ByÂ Shivani Gupta:
The idea of true democracy lies in its citizens owning to their duty towards participating in it, especially in a country like India. This is also a country where majority of its citizens are young and make for what one can call a youth constituency. The question here in this scenario of a democratic nation is; are youth people fulfilling their duty? Are they getting enough opportunities to participate in politics? Are they being heard by the politicians? Is voting on the day of the elections enough? The questions are especially pertinent in the context of the Lok Sabha elections of 2014 (announced to be held between April and May).
As a journey, the unManifesto campaign has been able to collect 60,000 youth promises on-ground and more than 5000 through online platforms. It has travelled through 20 states with political engagement of more than 45 politicians. One of the major aspects of this has been holding an event where the youth presents the manifesto (collected over a year) to politicians and make them engage with each promise on the manifesto. This just doesn’t give youth a space to be heard but makes politicians cognizant of youth demands. Of the many engagements and exciting stops that the journey has made, one was in Delhi on the 6th March 2014.
One of the ambassadors of the unManifesto journey, Vinit organised a small scale event in Delhi University with the university students. The theme of the event was to discuss the relevance and value of a manifesto, pre and post-elections. This event was marked by the presence of more than 120 students and 3 politicians from all the three major parties (seen as such in context of the 2014 Lok Sabha elections): Sagar Rayka (Senior Congress Leader) Sudhanshu Trivedi (BJP Spokesperson) and Pankaj Pushkar (Party Worker, Aam Aadmi Party).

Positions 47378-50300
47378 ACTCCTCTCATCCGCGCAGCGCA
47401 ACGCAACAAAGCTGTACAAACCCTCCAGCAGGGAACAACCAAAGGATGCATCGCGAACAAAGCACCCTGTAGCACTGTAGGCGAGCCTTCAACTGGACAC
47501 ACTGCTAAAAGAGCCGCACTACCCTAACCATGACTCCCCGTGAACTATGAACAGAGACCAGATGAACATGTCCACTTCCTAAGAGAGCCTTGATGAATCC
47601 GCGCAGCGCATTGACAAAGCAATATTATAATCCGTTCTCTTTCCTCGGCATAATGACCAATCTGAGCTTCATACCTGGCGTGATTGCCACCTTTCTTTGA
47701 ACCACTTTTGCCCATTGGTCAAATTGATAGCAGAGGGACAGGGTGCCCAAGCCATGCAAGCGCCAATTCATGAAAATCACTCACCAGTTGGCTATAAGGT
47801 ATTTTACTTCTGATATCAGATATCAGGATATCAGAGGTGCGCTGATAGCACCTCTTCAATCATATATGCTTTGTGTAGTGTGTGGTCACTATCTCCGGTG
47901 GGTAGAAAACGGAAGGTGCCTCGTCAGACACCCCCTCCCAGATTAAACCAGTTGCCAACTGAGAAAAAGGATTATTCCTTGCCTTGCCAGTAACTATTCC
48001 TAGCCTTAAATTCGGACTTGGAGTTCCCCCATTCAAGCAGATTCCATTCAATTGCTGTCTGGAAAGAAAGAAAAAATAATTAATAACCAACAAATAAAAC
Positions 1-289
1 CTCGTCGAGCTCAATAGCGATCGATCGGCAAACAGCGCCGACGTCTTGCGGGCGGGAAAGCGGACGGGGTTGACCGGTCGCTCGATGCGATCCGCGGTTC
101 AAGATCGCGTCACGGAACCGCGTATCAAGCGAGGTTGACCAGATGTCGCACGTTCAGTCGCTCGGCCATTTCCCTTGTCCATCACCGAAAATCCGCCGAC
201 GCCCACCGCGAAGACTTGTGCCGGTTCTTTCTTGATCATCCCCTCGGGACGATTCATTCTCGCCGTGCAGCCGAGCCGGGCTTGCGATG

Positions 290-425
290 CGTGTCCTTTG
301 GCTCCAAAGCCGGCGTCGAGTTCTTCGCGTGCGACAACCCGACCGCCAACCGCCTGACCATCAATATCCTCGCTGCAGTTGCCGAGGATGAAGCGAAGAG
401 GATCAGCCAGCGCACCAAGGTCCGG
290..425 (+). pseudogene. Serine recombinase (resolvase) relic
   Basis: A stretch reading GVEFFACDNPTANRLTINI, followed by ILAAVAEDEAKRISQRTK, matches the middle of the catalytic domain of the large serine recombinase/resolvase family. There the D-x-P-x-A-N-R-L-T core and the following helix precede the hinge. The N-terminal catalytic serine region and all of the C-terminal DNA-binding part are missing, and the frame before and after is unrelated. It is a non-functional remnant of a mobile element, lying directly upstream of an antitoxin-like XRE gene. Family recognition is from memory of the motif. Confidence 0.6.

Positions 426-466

The Politicians explained the importance of a manifesto as a sacred document which requires true commitment. They also agreed that the meaning and value associated with it needs to be highlighted in the society. They all claimed that manifesto in a critical part of elections without which competency and accountability of political parties will crumble. Therefore, they all accentuated the unambiguous attention of youth’s engagement with the manifestos. There was palpable tension between the politicians but they answered the questions encouragingly and motivated students to take part in the making and tracking of the party manifestos.
The meeting concluded with all three political leaders discussing the 10+1 promises handed over to them by the unManifesto ambassadors. Mr. Sudhanshu spoke of the manifesto as a document which has moral, social and emotional value which needed to be fulfilled. Therefore, he announced that BJP manifesto from this year is being called a ‘sankalp patr (promise letter)’ and not simply a manifesto. Mr. Sagar Rayka and Mr. Pankaj Pushkar concurred. Mr. Rayka focused on the specific demand of providing 33% reservation to youth in the parliament, out of the manifesto document presented by the unManifesto ambassador. He promised the students that he will communicate this demand to his party and try incorporating it in the Congress manifesto.
Similarly, Mr. Pushkar was overwhelmed by the promises and stated that the entire nation should be proud to see India’s youth engaging in politics at a deeper level. He assured the students and members of the unManifesto journey that these promises will be delved into by the leaders of the Aam Aadmi Party.
At the end of the event, the unManifesto journey was applauded and recognised by everyone. The compliments for the journey were one small part of the success of the unManifesto programme. The bigger part was politicians recognising youth demands and making a serious attempt at having them heard by political parties.